Girish Nayak’s restaurant in the coastal town of Vasai, near Mumbai, had just got out of the trouble caused by the pandemic and lockdowns. Now a fresh round of restrictions, owing to the spike in Covid-19 cases in Maharashtra, has forced him to close the eatery. And Nayak is not sure if he will be able to survive this one. “A major chunk of the business is through walk-ins,” he said. “When customers come in, they order more. We are losing 80 per cent of our income.”
Maharashtra has announced strict restrictions on shops and offices and public movement, including a night curfew. Delhi also has announced a night curfew. Certain states have announced restrictions in cities and districts.
Many shops that closed during the lockdown last year never returned to business. Retailers say many more will go the same way this time. “There has hardly been any support for retailers,” said Kumar Rajagopalan, CEO of Retailers Association of India. “The last time, the Maharashtra government charged all the taxes that it normally does on property. Electricity companies levied the minimum charges on all. It is once more the same issue; no one wants to address the problem of fixed costs, but they are willing to stop your revenue.” A lot of money is also invested as working capital and with stores suddenly shut, many are staring at a liquidity crisis.
“Because of last year’s lockdown, traders across the country had lost considerable business and they have not been able to overcome that. If a lockdown is imposed again then it is going to wreck the fundamentals and cause great inconvenience to the trading community,” said Praveen Khandelwal, secretary-general of the Confederation of All India Traders. CAIT estimates a one-month lockdown in Maharashtra will cause a business loss of around Rs1 lakh crore. If a pan-India lockdown is imposed, the business loss could be Rs6 lakh crore.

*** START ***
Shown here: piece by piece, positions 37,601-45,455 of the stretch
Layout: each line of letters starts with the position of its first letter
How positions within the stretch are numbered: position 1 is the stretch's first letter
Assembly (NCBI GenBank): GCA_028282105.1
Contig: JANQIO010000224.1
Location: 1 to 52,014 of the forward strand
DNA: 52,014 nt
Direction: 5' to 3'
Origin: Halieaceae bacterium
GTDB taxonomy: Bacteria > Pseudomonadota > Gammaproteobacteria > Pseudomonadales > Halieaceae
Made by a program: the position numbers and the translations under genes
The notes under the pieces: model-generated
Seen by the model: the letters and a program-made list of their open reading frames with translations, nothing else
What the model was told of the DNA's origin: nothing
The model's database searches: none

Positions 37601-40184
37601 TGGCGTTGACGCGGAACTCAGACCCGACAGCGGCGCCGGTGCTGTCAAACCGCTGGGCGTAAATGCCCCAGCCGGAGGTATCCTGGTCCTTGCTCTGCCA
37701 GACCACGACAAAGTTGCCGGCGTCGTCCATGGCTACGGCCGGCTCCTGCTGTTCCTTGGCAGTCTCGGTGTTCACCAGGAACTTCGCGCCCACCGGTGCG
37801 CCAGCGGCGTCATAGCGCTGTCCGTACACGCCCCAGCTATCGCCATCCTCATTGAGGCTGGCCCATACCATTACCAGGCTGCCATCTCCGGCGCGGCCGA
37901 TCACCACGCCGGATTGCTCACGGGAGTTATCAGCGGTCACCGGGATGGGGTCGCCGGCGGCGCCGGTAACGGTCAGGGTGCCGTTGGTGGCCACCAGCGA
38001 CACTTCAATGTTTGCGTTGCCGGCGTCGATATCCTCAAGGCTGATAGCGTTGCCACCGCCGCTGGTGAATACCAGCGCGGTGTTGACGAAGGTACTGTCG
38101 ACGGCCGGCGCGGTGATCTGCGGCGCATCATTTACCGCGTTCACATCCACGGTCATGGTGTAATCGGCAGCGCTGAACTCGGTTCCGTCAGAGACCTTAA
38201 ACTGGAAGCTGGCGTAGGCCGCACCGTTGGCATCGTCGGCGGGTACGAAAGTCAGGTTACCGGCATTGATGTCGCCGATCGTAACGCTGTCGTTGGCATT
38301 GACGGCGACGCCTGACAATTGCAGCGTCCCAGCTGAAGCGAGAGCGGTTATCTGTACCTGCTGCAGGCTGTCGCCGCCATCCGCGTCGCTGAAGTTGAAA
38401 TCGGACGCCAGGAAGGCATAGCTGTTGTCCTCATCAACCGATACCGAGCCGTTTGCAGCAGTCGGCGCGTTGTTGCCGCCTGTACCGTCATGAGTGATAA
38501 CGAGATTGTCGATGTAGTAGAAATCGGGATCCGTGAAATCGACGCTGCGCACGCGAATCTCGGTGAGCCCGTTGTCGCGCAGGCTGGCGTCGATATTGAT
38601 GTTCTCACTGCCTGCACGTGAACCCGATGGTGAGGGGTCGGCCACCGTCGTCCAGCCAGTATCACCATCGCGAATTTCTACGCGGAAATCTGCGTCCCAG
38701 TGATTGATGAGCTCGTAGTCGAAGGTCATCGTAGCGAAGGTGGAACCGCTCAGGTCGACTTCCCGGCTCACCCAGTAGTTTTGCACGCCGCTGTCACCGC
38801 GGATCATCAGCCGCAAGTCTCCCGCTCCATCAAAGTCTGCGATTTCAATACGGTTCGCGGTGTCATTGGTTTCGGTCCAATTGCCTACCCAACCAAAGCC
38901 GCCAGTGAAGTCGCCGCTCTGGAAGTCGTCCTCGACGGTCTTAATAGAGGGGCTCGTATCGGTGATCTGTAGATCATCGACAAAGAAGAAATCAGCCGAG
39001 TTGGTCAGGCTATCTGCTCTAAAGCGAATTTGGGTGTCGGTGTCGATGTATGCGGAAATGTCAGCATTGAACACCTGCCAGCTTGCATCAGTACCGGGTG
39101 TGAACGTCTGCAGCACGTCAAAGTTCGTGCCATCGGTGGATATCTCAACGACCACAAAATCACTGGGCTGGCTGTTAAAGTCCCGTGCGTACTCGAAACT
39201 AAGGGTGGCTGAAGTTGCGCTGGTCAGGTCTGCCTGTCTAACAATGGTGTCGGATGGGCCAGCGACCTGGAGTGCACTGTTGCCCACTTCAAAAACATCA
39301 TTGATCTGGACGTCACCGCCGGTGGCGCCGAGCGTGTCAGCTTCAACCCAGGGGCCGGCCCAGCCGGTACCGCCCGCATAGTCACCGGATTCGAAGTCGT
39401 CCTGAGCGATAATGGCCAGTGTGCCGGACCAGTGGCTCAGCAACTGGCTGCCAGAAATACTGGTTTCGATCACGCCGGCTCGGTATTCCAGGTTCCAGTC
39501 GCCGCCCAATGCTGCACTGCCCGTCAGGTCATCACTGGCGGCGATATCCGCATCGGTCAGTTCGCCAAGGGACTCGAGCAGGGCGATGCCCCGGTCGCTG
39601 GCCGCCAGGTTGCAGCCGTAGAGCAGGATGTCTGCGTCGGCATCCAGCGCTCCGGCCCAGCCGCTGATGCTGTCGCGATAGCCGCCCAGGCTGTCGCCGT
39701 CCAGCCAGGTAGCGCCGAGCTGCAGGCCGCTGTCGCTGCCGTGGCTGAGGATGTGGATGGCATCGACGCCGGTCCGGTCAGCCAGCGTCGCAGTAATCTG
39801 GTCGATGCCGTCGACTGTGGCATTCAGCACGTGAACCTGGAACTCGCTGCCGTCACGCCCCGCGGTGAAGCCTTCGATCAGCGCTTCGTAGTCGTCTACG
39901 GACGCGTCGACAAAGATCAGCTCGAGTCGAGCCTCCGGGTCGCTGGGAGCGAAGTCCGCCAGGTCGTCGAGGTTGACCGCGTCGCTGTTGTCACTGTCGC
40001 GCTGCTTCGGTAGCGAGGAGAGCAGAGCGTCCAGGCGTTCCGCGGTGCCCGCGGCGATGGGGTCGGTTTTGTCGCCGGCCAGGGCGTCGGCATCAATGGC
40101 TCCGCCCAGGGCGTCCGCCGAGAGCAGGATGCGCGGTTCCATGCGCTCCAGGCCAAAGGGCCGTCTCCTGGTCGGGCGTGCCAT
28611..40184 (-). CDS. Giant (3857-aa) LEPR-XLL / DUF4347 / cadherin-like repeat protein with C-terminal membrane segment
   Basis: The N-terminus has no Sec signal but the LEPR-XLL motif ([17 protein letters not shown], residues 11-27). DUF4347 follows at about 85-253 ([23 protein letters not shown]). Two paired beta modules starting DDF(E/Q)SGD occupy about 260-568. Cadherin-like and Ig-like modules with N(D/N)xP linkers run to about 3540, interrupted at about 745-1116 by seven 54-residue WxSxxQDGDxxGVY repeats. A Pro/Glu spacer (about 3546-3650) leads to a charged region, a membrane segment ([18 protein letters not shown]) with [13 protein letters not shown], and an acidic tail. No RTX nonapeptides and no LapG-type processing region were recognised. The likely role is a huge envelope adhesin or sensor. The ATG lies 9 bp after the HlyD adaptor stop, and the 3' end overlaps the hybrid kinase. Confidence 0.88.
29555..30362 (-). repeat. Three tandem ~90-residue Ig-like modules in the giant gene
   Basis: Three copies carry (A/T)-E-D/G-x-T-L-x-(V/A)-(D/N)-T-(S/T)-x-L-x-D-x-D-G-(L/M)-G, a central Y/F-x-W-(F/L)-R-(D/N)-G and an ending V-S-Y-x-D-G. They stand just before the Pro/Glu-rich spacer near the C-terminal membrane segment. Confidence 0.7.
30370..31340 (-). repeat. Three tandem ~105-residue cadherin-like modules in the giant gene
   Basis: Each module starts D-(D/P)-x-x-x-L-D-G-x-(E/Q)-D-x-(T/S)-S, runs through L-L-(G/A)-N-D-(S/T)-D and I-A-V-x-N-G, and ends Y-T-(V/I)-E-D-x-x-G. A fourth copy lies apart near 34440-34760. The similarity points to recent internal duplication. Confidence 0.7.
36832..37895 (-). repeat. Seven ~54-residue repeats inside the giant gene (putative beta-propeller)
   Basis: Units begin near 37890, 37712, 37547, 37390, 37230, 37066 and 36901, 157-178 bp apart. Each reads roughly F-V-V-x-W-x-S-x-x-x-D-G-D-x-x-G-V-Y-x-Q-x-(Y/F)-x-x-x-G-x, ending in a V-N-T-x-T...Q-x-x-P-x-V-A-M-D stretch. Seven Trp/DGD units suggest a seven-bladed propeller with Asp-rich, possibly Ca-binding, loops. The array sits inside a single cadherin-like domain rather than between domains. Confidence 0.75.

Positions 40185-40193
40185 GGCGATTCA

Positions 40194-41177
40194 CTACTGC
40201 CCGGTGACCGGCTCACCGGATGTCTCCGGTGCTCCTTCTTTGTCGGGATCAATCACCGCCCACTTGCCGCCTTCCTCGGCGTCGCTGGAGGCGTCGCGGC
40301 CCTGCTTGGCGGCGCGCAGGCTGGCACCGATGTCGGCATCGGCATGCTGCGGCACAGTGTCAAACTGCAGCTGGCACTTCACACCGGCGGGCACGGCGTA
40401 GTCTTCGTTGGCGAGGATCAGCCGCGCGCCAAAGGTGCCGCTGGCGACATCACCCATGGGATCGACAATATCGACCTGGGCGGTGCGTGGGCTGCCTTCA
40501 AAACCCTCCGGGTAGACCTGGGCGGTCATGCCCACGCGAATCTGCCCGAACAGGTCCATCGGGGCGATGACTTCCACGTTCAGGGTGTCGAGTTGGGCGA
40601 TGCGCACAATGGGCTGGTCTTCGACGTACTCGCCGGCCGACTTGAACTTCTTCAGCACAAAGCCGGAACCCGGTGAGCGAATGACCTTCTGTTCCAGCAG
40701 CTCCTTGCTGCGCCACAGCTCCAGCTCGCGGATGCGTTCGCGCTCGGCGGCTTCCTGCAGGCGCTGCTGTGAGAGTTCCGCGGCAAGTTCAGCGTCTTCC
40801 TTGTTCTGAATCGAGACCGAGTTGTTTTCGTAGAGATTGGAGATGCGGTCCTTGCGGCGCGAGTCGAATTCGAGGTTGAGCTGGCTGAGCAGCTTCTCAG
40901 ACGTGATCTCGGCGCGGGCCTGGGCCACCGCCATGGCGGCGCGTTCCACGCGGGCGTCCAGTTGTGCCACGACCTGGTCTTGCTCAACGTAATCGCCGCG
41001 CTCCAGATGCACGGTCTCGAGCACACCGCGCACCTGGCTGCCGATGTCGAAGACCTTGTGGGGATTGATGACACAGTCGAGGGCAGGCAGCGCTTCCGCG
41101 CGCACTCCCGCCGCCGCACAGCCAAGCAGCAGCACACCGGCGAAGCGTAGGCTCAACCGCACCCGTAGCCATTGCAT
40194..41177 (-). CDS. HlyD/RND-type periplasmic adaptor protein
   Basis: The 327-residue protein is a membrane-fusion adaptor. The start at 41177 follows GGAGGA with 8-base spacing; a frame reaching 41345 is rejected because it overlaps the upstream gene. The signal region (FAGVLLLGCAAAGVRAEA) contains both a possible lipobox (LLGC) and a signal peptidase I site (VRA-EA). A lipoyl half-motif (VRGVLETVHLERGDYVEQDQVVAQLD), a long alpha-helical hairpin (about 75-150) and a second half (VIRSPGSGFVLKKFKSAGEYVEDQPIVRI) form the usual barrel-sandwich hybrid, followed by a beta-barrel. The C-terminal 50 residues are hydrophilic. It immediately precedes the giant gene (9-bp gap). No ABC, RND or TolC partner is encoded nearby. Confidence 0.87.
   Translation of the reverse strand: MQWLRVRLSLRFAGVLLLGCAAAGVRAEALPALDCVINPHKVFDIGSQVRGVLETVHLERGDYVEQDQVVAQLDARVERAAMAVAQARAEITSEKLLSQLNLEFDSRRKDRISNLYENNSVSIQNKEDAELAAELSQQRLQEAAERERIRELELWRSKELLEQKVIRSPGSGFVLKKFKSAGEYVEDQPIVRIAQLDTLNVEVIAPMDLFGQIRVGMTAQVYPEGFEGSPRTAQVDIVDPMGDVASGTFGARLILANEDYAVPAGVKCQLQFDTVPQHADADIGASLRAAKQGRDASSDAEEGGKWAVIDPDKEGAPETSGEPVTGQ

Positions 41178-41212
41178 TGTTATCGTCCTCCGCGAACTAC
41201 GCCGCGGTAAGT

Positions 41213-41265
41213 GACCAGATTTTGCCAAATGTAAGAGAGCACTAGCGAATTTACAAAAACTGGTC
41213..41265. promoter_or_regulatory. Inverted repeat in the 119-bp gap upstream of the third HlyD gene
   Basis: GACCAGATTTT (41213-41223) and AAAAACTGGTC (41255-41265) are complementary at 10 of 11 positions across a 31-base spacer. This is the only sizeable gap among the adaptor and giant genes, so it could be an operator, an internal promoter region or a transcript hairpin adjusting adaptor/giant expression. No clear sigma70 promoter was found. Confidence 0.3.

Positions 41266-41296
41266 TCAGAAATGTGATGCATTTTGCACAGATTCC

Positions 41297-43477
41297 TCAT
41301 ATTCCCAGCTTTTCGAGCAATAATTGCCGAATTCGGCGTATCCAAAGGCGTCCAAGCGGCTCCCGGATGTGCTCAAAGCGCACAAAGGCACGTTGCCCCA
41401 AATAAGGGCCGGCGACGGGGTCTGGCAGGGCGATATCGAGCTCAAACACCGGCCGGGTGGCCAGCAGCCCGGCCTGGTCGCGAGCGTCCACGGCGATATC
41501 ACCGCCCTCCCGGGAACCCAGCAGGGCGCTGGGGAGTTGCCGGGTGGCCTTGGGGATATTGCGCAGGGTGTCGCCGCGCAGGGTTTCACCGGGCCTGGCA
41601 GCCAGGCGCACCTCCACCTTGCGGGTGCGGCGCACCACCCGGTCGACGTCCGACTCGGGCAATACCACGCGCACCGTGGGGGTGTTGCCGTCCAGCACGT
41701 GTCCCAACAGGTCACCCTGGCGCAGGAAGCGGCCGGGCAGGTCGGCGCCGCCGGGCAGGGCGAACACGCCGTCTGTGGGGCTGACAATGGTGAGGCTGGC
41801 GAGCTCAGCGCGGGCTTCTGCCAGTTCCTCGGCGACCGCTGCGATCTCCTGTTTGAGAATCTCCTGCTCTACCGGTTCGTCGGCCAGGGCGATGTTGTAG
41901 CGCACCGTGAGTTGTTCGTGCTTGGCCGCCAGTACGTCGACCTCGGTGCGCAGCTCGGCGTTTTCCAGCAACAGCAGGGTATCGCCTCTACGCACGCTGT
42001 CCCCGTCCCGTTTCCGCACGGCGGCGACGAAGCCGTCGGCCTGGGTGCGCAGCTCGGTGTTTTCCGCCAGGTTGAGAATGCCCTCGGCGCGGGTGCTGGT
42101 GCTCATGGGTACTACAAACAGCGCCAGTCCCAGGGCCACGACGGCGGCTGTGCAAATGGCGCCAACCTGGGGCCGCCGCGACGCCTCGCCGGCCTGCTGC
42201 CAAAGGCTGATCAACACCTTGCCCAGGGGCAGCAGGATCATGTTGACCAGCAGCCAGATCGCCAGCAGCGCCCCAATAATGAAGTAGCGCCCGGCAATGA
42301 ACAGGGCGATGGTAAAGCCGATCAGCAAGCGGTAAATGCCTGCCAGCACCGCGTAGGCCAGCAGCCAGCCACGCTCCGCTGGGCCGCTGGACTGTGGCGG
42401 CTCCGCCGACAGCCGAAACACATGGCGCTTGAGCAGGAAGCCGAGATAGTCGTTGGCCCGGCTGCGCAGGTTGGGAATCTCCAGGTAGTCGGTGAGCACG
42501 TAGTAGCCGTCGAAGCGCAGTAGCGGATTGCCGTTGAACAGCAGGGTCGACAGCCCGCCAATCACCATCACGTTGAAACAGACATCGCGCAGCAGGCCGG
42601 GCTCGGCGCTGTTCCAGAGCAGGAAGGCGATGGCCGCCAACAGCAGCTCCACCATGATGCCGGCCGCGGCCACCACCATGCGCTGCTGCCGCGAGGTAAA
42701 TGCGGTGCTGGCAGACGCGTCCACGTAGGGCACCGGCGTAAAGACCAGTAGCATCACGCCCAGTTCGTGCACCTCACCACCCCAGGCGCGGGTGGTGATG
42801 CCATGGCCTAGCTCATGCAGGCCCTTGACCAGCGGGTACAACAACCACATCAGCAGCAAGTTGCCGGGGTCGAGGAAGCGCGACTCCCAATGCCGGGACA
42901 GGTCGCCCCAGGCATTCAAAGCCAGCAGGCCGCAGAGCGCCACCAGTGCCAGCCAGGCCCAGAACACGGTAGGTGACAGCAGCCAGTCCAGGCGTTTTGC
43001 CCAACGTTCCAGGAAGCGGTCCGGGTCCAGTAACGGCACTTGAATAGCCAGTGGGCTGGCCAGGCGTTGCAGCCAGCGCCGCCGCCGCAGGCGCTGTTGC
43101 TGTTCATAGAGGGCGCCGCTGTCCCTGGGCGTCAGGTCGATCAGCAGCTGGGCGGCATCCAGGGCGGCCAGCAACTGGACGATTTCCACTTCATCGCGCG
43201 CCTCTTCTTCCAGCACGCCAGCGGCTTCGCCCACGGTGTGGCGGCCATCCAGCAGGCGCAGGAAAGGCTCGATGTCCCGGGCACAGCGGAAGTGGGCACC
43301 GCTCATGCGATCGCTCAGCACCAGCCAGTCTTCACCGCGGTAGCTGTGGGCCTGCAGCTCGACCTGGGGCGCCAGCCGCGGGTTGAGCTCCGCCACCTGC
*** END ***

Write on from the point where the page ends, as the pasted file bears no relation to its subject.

Various forecasts predict India’s GDP to grow between 10-13 per cent in the year ending in March 2022. However, economists say the new spike and the restrictions are bound to have an adverse impact. While the services sector will be the most impacted, it will have a cascading effect on other sectors, said Rajani Sinha, chief economist and national director at the consulting firm Knight Frank. “People will get unsure and the overall consumer spending will get impacted. Businesses would again get unsure of what the future holds in store. They will hold back their investment and spending plans,” she said.
There are already signs of a slowdown. India’s factory activity (the Nikkei Manufacturing Purchasing Managers’ Index) in March was 55.4, compared with 57.5 in February. “With the second wave, there would be an impact on the GDP of FY22. How severe it is will depend on how much time the government takes to control the spread of infection in key states,” said Sinha.
The pandemic has had a huge impact on jobs. The Centre for Monitoring Indian Economy estimates the loss of jobs in non-farm sectors between February 2020 and February 2021 at 11.6 million. A fresh round of lockdowns could make this worse. “Tourism had started picking up, hotels were showing high bookings. All this is going to drop relatively, although may not completely,” said Sinha.
The impact of a lockdown on the unorganised sector will be more severe. Many migrants in Mumbai have already returned to their villages. “There is a network of these workers,” said Nayak. “If a few decide to go, you will see an exodus back to their villages.”